• Avoid the urge to tidy and keep seedheads on your plants and vegetables as a source of food

Read more: Caring for Garden Birds All Year Round


Butterflies

This image has an empty alt attribute; its file name is peacock-butterfly-pixabay.pngAugust continues to be a key month for butterfly sightings and Big Butterfly Count continues into this month. Look out for Brimstone, Comma, Peacock, Red Admiral, Small Tortoiseshell, Painted Lady, Large White, Common Blue and Speckled Wood.

How you can help

  • Have plenty of flowers in the garden that offer a late summer nectar source for butterflies – like buddleja, dahlias, erysimum, geraniums, and Verbena bonariensis
  • Position your plants where possible in a sunny sheltered location. A window box on a balcony is fine if that’s all the space you have available
  • Take part in the Big Butterfly Count if you didn’t already join in July

Read more: What to Plant to Attract Butterflies


Frogs & Toads

This image has an empty alt attribute; its file name is frog-garden-care-guide.jpgIn August, both adult frogs and toads and froglets and toadlets may be spotted leaving ponds looking for new habitats and food sources. 

How you can help

  • If you have a pond, make sure it stays well topped up during hot weather spells
  • Look out for young frogs and toads. While you can’t protect them from natural predators, you can at least protect them from humans!


Hares

This image has an empty alt attribute; its file name is hare-pixabay.pngAugust tends to be the month that hares have the last of their four annual litters of leverets. Look out for them coming to feed with their mother around sunset.


Hedgehogs

This image has an empty alt attribute; its file name is english-hedgehog-pixabay-1024x683.jpgIn August, hoglets born in June and July start to become independent and can be found getting to know the world on their own. Hedgehogs are independent, so the siblings will leave one another and the mother (father hedgehogs play no role in raising hoglets) will regain her strength – possibly with a view to having a second litter in the early autumn.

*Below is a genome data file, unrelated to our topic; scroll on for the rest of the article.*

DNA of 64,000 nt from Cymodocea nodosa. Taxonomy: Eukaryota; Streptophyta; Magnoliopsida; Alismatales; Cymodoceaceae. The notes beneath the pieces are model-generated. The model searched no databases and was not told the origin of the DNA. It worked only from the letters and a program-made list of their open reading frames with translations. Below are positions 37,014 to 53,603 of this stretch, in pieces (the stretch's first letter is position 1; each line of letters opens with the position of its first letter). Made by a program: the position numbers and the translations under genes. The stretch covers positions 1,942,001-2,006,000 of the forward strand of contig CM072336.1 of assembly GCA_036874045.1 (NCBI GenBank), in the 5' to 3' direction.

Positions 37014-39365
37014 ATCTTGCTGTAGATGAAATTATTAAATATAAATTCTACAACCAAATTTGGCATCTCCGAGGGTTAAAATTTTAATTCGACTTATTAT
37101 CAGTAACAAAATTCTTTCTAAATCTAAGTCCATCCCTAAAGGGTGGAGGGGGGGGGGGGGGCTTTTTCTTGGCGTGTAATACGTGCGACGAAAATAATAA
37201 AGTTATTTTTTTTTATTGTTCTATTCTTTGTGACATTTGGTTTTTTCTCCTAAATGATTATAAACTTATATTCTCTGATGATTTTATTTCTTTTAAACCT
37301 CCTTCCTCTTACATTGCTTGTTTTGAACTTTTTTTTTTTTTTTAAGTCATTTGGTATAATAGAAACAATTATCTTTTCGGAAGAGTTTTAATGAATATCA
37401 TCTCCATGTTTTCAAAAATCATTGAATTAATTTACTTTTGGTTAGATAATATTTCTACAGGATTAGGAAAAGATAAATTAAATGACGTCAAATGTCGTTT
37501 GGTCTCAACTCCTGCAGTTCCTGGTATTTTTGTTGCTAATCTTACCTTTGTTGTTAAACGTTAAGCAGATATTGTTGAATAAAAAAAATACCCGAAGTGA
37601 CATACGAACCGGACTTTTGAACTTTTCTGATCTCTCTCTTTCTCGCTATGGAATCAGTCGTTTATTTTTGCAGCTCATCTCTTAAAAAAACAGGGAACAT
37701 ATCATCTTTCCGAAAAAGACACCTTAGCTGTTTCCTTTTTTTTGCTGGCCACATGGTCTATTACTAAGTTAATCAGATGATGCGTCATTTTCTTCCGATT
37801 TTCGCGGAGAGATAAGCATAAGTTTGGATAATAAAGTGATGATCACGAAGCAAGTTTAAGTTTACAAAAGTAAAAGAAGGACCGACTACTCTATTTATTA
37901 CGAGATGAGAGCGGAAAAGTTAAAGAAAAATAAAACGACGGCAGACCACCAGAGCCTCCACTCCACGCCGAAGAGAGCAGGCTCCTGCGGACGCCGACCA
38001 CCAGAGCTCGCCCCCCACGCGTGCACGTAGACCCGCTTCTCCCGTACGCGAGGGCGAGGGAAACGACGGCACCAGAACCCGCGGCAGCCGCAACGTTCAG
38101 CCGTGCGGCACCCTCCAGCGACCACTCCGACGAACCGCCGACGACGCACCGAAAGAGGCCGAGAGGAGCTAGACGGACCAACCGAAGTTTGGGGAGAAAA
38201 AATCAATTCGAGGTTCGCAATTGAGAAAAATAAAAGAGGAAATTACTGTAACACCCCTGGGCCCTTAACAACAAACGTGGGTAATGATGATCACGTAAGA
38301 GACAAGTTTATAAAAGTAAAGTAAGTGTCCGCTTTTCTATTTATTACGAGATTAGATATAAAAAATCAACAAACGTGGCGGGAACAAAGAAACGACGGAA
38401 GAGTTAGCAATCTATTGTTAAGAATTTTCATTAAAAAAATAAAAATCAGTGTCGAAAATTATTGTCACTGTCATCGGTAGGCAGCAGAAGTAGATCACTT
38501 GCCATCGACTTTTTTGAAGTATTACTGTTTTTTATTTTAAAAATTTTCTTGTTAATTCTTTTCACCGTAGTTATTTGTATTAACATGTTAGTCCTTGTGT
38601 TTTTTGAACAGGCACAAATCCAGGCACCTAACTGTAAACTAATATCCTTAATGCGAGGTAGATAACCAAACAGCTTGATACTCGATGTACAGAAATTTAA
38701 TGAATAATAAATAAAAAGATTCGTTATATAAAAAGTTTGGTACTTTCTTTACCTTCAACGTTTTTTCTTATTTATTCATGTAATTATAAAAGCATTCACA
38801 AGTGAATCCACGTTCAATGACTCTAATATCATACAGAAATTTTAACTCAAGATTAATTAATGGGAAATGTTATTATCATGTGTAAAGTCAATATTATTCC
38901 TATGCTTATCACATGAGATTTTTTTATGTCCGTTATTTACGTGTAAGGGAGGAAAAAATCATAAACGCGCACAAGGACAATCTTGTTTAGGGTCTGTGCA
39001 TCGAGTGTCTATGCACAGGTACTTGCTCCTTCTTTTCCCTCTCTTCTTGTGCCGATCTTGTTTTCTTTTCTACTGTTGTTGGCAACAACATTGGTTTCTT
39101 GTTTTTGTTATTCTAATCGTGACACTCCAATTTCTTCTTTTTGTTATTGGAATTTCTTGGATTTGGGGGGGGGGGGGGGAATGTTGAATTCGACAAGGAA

How you can help

  • Leave a source of food and clean water for hedgehogs foraging in the evening
  • Create wild areas in the garden with longer grass, log piles etc.

Read more: How to Create a Hedgehog Friendly Garden


Ladybirds

This image has an empty alt attribute; its file name is ladybird-pixabay.pngIn August, with garden pests including aphids often running riot, ladybirds can quickly become a gardener’s best friend. Adults are active at this time of year and the next generation are often starting to emerge from the pupae.

How you can help

  • Install ladybird homes around your garden to encourage them to stay
  • A garden full of aphids will also be attractive to them – in the vegetable patch, companion planting with marigolds and nasturtiums is often encouraged to keep pests away from precious veg. The ladybirds can then find them there!

Read more: Guide to Companion Planting